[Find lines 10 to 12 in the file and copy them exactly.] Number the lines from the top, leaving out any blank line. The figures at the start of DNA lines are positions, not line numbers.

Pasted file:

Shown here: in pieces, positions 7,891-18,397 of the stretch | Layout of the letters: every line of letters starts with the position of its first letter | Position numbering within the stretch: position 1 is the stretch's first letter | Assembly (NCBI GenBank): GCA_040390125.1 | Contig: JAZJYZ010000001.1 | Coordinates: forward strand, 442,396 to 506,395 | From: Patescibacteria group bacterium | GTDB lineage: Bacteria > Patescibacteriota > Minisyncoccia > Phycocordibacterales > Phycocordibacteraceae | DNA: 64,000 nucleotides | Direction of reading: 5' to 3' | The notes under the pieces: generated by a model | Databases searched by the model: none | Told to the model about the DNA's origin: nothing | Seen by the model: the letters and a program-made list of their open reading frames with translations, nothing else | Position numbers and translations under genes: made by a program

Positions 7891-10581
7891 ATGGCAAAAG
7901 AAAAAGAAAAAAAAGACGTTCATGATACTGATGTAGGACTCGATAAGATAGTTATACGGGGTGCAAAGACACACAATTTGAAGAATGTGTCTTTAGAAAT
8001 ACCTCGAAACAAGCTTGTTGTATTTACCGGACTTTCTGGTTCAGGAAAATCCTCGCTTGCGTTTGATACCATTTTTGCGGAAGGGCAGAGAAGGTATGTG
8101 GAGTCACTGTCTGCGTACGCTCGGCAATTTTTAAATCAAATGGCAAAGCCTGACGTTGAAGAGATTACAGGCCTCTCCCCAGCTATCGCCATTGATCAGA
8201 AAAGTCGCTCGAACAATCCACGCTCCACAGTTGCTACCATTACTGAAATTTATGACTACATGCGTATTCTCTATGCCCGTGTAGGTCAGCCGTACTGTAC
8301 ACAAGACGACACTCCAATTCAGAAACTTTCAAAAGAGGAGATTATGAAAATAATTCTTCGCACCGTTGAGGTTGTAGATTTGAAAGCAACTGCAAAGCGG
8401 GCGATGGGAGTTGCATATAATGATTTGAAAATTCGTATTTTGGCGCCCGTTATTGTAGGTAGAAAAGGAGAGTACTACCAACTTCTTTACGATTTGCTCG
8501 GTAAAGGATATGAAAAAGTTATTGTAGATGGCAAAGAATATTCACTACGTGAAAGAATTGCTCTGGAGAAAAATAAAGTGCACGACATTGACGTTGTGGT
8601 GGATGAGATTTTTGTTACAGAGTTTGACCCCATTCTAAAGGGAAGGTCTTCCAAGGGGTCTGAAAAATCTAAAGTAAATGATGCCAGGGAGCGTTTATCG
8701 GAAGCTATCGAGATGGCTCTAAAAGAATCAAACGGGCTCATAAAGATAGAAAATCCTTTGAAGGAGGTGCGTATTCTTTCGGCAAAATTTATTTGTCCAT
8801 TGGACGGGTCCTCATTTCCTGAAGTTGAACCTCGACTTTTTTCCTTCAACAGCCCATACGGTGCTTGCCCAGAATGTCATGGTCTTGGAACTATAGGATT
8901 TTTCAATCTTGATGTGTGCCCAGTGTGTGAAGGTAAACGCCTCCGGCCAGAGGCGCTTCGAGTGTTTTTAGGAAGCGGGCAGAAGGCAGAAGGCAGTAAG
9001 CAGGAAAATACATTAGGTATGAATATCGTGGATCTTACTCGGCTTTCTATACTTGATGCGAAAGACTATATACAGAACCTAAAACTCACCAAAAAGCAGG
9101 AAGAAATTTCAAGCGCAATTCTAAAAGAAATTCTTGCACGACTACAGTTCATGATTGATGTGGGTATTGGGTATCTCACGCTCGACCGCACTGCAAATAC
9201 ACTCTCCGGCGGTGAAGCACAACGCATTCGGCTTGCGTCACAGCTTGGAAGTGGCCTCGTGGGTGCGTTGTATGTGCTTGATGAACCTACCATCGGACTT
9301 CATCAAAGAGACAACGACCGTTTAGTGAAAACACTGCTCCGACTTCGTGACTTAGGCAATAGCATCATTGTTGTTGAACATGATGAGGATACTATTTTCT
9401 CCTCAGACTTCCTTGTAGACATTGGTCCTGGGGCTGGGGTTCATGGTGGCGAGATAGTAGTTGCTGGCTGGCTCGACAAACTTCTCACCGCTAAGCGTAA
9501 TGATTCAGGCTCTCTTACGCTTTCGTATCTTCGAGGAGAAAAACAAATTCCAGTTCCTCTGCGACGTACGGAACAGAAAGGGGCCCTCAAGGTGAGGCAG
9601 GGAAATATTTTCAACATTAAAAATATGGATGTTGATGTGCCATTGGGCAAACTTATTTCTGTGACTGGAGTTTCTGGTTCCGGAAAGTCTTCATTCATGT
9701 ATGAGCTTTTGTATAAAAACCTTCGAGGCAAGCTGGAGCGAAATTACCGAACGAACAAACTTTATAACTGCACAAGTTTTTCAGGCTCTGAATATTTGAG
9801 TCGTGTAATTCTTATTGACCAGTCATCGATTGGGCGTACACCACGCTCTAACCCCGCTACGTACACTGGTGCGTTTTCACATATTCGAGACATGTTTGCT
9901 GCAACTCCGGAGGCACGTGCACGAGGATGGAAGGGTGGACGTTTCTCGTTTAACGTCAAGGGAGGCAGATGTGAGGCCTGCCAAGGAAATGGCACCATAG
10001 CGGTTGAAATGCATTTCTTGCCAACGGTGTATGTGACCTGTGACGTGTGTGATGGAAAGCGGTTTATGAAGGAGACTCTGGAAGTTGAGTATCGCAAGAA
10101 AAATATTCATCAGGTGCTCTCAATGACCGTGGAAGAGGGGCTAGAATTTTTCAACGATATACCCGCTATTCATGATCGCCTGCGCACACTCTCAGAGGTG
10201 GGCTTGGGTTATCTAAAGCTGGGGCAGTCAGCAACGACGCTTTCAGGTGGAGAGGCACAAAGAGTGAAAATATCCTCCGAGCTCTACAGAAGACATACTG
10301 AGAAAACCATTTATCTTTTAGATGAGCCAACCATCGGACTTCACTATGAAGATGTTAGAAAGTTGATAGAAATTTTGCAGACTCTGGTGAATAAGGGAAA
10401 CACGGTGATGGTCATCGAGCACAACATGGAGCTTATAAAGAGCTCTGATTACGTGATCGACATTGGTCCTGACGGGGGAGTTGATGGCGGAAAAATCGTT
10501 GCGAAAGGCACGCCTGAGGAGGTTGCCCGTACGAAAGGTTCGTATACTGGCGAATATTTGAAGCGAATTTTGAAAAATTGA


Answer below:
8501 GTAAAGGATATGAAAAAGTTATTGTAGATGGCAAAGAATATTCACTACGTGAAAGAATTGCTCTGGAGAAAAATAAAGTGCACGACATTGACGTTGTGGT
8601 GGATGAGATTTTTGTTACAGAGTTTGACCCCATTCTAAAGGGAAGGTCTTCCAAGGGGTCTGAAAAATCTAAAGTAAATGATGCCAGGGAGCGTTTATCG
8701 GAAGCTATCGAGATGGCTCTAAAAGAATCAAACGGGCTCATAAAGATAGAAAATCCTTTGAAGGAGGTGCGTATTCTTTCGGCAAAATTTATTTGTCCAT